There is little dignity in killing yourself with prescribed medication from a doctor.
Contrary to the image of peacefully resting in a chair or bed, surrounded by loved ones, after ingesting drugs prescribed by a trusted physician, the reality of physician-assisted suicides can be grim. Accounts of frantic relatives calling 911, hospitalization, vomiting and choking, panic attacks, terror and drug-induced assaultive behavior during physician-prescribed (and unattended) suicides have all been documented in the New England Journal of Medicine and other publications.
Nevertheless, a "right-to-die" bill has been introduced and will be considered during the current session of the General Assembly. The law would make it legal for doctors in Connecticut to give terminally ill people lethal medicine to end their lives. A similar proposal was killed in committee in 2009.
Oregon has a law that permits doctors to prescribe lethal doses of drugs to be self-administered. Their official reports are touted, but only include data voluntarily submitted by the prescribing physicians and not physicians or persons in attendance at the time of death.
Understandably omitted from these self-reports are instances when a doctor didn't take all the legally required measures to ensure mental capacity, persuasion from well-meaning but unobjective relatives, or deaths that required bystander assistance.
At least one study from the Netherlands (which has far more experience than Connecticut or even Oregon with physician-assisted suicide) reports that in at least 18 percent of physician-assisted suicides, doctors felt compelled to intervene and administer a lethal injection themselves because of complications. To what fate are we subjecting the weakest of Connecticut citizens when well-intentioned advocates portray drugs as an easy street to ending difficulty and pain?
Take also the very public case of Kate Cheney in Oregon. A woman who was declined death-inducing drugs by her physician, her psychiatrist and then a psychologist, in part because she seemed coached by her daughter and never articulated a direct request to kill herself with drugs. She was eventually granted drugs through the efforts of a "managed care ethicist" and died.
"Physician shopping" is an undignified and problematic practice not detected by Oregon's official reports. Yet it exists whenever someone is determined enough, through compassion or otherwise, to facilitate death.
America is embarking on a major effort to reorganize the delivery of health care in a way that hopes, in part, to contain the cost of medicine. Many Connecticut agencies are working hard to help facilitate these laws. Now is not the time to eliminate long-standing patient and societal protections against cheaply produced lethal drugs.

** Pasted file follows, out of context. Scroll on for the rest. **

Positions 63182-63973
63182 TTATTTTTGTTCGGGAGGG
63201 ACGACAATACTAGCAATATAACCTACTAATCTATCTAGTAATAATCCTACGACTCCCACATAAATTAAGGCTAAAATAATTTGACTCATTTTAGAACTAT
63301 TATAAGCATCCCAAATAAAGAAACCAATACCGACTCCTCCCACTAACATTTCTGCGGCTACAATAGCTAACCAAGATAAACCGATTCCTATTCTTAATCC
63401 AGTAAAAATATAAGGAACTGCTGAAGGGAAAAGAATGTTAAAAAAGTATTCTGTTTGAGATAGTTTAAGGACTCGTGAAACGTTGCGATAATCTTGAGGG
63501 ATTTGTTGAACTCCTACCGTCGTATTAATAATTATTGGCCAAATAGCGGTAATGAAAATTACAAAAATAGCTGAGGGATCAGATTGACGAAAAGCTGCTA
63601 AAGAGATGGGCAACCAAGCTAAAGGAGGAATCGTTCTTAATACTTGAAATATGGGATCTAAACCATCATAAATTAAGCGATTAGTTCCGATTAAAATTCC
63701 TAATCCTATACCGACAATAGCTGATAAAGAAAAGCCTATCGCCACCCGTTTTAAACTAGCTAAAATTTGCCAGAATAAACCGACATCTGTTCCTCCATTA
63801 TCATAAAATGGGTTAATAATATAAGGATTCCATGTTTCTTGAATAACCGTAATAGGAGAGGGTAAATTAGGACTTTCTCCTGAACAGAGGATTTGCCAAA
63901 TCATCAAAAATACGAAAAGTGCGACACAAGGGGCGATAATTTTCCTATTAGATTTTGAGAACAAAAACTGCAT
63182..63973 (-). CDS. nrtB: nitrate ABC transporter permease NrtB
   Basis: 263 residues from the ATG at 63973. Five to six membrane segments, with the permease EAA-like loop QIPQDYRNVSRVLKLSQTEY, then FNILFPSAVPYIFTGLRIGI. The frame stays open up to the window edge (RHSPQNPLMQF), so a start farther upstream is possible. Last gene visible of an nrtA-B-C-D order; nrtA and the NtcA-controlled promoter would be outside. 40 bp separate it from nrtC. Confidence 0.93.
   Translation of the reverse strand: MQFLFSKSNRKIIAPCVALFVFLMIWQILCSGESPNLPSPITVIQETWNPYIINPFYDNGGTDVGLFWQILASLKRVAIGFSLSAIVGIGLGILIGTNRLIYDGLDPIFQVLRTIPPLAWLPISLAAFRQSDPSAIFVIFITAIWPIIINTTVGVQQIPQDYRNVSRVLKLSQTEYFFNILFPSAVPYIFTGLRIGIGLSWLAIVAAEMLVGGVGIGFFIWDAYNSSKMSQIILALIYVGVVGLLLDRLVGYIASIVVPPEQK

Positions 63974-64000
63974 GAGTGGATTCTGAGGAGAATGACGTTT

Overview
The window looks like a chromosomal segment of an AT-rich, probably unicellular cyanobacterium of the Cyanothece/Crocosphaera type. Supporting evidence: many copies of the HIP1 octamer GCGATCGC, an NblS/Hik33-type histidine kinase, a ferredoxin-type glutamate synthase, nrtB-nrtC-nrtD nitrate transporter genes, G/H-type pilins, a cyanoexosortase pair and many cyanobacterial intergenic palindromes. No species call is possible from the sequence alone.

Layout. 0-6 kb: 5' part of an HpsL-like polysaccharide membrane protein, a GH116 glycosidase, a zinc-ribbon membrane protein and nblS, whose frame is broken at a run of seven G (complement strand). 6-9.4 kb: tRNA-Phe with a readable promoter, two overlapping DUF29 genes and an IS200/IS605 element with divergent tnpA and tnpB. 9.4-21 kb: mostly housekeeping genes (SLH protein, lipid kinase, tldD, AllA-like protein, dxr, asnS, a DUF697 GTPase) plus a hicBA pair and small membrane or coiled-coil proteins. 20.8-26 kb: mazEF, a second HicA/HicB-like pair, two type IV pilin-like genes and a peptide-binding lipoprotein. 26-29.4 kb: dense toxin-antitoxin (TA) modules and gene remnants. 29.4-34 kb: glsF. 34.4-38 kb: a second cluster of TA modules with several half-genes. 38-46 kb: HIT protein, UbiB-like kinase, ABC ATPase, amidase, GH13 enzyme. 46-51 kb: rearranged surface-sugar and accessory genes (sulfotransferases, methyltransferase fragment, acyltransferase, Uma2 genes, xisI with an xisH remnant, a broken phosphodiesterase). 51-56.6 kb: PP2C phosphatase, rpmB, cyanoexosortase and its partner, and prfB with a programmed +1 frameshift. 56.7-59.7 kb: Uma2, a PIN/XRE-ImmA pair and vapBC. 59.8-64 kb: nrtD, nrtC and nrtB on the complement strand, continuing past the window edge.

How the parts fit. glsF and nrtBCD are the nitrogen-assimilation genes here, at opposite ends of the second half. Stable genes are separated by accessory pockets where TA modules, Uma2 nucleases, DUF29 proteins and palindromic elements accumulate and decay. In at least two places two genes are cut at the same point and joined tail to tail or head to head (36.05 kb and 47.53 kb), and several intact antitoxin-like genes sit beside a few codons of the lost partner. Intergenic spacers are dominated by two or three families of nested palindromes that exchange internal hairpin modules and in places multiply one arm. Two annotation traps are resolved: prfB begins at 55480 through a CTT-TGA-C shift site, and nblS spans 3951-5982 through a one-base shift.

In 2008, in Oregon, patients were notified by letter that, unfortunately, their physician-recommended course of treatment was not covered under their state-funded prescription plan, but — wait for it — in the very same letter they were told that the relatively inexpensive drugs necessary for assisted suicide were covered. Suicide advocates retort that nobody was actually hurt by the plan or these letters. But as is apparent, eliminating proscriptions against prescribing suicidal medications leads even well-intentioned health administrators who are ensconced and driven to reduce costs to encourage their use.
Connecticut can avoid these missteps by upholding strong ethical traditions against doctor-prescribed "easy" and cheap remedies for pain and discomfort and instead focus its limited legislative resources on the funding of cutting-edge pain management techniques or including group mental health management as part of any health care restructuring. There are these and many other truly compassionate alternatives to simply dismissing the weakest among us with the false promise of an easy death.
No one supports keeping a terminally ill patient alive by extraordinary means against that patient's will. However, adoption of physician-assisted suicide will very likely open up a Pandora's box over how the sick, elderly and disabled in our society will be viewed and treated by family, the medical community and the state in the future.
Peter Wolfgang is executive director of the Family Institute of Connecticut.Copyright © 2015, Los Angeles Times